Showing posts from January, 2013

The Elephant Man: Joseph Merrick Gets a Lynching

I saw David Lynch’s ‘The Elephant Man’ for the first (and I would imagine the last) time the other day. I was more interested in watching Clint Eastwood and Burt Reynolds movies when it was released in 1980, being a late developer culturally in some ways, but I thought, at 48, that I was ready. Friends had told me it was terribly sad. Harrowing even. They said that the suffering of the famously disfigured John Merrick was almost unbearable to witness. Hmmm.
Call me a callous old bastard if you like but I didn’t find it that at all. It might have been, and I’m sure it was for the real man the movie was based on (who was actually called Joseph Merrick), but Lynch and John Hurt laid on the pathos of the Elephant Man’s existence with a giant trowel. He was so completely pitiful in his vulnerability I expected a syrupy children’s movie chorus from lamby glove puppets after every beating he took and every disappointment he sustained.
I would have liked to see how Merrick’s suffering had twist…

Judy, Waylon and Me

photo by Gerald Zoerner

I have spent most of the day at the university, tackling a horrendous assignment. It's an "explication" (which is a horrendous word) of an essay about gender by Judith Butler, the American post-structuralist philosopher. I don't get on with philosophy at all and I've been bashing my brains against Judy's (undoubtedly) brilliant wanderings for a week at least. I've also been trying to work out what the hell "explicating" an essay on someone's theories about gender has got to do with English literature. I know I'm studying women's writing this year, but we didn't have an essay about Karl Marx to do before we studied Dickens.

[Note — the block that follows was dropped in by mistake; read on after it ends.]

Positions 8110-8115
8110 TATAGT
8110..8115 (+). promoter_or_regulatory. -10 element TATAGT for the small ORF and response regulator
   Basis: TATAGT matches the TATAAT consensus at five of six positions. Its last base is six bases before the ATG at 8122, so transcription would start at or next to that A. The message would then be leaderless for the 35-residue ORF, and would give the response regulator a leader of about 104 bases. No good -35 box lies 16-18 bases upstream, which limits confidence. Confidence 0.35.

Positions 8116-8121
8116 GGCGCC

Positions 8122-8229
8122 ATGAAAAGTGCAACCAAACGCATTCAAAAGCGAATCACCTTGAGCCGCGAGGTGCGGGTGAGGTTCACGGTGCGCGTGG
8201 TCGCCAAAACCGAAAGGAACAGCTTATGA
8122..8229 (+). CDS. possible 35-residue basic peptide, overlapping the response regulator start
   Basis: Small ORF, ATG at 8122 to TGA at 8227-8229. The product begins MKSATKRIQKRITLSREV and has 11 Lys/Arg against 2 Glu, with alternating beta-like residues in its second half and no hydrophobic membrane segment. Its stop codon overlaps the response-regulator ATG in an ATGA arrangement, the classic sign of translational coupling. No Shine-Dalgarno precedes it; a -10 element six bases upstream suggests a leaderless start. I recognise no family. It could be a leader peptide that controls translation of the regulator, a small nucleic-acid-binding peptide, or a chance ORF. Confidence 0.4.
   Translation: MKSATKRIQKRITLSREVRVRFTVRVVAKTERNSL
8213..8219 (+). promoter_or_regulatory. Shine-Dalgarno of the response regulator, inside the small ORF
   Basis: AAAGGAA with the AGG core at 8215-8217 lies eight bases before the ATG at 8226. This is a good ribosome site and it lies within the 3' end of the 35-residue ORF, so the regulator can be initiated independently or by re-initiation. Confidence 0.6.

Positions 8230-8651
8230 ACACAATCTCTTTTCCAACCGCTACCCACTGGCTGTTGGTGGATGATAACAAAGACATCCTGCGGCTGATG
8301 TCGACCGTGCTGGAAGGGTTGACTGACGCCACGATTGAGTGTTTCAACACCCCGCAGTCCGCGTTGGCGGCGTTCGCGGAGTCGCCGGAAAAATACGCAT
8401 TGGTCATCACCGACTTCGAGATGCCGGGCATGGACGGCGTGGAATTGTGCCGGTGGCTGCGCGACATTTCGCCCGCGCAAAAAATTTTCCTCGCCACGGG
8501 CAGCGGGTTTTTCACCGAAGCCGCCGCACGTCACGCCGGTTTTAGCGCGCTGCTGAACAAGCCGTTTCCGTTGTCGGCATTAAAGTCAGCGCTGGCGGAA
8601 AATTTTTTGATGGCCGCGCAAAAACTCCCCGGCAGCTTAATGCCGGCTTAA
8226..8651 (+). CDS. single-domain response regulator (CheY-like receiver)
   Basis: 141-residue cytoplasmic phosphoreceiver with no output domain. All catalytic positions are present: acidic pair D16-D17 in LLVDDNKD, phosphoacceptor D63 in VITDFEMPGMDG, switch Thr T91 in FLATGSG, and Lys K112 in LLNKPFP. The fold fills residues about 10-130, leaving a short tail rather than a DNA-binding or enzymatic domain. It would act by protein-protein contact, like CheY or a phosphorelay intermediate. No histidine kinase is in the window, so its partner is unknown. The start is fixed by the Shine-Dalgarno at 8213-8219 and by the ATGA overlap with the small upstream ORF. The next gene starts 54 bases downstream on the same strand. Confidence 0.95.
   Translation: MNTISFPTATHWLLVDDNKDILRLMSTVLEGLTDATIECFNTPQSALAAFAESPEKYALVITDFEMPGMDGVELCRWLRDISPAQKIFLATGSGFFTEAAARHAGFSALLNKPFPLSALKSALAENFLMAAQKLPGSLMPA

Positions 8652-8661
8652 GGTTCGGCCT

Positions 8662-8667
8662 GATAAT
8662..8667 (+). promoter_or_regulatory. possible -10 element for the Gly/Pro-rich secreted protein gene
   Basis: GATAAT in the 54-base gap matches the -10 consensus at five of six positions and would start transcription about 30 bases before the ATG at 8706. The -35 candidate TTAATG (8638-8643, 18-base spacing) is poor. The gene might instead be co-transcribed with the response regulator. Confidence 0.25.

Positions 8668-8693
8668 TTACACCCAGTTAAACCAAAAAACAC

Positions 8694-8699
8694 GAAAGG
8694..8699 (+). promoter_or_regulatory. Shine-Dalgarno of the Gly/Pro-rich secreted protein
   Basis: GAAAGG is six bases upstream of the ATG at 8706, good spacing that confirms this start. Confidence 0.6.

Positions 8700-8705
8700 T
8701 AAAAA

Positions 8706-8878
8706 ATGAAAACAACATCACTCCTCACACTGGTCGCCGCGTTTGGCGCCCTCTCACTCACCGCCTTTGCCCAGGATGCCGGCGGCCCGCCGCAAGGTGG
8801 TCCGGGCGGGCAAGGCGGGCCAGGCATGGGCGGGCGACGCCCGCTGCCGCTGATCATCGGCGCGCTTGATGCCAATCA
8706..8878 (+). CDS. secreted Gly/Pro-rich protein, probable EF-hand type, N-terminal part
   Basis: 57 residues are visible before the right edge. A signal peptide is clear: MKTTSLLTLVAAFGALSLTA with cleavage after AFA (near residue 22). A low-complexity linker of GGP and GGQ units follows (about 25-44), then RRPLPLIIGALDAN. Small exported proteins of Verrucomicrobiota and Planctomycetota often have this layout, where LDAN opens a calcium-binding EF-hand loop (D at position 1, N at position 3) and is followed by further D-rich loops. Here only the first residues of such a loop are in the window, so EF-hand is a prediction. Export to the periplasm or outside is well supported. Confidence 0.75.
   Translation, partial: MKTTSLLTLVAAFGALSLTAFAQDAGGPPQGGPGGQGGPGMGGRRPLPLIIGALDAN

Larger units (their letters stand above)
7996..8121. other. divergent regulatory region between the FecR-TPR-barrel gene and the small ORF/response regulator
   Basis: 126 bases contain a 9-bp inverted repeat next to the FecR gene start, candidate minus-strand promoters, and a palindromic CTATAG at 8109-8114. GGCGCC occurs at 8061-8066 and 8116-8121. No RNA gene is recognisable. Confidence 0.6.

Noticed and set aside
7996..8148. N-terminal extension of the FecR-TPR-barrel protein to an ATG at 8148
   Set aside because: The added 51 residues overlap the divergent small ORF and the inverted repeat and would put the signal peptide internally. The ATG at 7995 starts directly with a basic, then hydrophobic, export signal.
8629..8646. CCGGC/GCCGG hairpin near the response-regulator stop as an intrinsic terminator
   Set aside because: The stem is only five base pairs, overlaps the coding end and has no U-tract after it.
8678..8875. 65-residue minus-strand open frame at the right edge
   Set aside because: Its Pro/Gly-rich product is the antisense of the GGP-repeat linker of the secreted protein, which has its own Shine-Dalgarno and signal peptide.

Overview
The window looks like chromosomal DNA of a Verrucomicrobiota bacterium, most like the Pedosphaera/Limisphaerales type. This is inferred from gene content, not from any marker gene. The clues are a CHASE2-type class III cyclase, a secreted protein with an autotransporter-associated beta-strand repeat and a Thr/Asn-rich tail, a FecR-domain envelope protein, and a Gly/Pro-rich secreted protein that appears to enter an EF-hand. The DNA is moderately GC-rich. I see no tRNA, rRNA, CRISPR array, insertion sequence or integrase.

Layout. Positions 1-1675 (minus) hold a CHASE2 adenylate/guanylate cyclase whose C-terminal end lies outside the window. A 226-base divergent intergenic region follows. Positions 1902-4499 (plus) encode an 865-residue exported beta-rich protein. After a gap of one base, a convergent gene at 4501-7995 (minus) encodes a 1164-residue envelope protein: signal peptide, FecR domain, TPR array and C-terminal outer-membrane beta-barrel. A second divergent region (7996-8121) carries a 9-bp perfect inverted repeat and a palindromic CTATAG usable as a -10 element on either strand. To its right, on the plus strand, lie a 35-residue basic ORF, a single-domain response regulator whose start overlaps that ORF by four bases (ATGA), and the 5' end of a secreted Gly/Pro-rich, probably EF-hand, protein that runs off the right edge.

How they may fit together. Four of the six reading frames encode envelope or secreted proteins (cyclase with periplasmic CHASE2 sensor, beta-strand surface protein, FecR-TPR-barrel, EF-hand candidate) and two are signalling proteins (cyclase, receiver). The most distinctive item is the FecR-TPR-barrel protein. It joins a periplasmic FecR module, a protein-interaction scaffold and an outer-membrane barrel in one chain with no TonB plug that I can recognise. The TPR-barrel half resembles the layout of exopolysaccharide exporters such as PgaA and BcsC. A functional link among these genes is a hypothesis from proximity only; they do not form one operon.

I had more fun this morning playing Waylon Jennings' Greatest Hits CD before I came out. Not the famous leather-look, gold-leaf-lettered one from the Seventies (although I bought that on vinyl when it was released and still have it in my spare room), but the one that RCA released ma…

Happy Birthday Janis Joplin

Today is the birthday of Janis Joplin, my mother's favourite singer (and one of mine). It's pointless saying how old she would have been because she isn't. And we don't need to crank any more tragedy out of her early death. Let's remember her life instead.

There were a lot of incredible artists in the second half of the Sixties, but none could wrench the passion out of a song like Janis. I'm not sure if she meant a word of what she was saying. Maybe she was just punching the clock like the rest of us do. But whenever the band wound up that fierce electric blues Janis made the words sound as if they were pouring out of her heart.

Maybe that's where the perception of her as a tragic figure rather than a dynamic one comes from, I don't know. Nobody sees Jimi Hendrix, my mother's other great hero, as a tragic figure, although he died at 27 just like Janis. But when Jimi was on stage he didn't sing the blues, not in the same way. Most of his stuff w…


I’m re-reading Tom Wolfe’s The Electric Kool-Aid Acid Test at the moment, and absolutely loving it. I should be putting all my concentration into the degree I’m doing but I’ve tried that. It made me feel psychotic.
Wolfe’s book is from 1968. My time, or at least the time my heart belongs to (I was only 6 years old when the 60s ended). It’s the story of Ken Kesey and the Merry Pranksters, that famous band of day-glo loonies who turned the world onto LSD.

Ken Babbs, who I published in my poetry magazine Blue Fred’s Kitchen, is in it, gloriously so. Allen Ginsberg, my ultimate hero, is in it. Hunter Thompson is in it. Jerry Garcia and the Grateful Dead are in it. Neal Cassady famously drives the Pranksters’ psychedelic bus Furthur. Even Kerouac makes a guest appearance at a party in New York early in the book.
These people have been companions and totems of mine for years. When I read about them it’s like someone telling me that all of the most dynamic and interesting men in the world…

Alina's Imagination

Readers might want to know about an interesting blog I've found. It's called Alina's Imagination and it has some really nice, clear, clever, perceptive writing in it.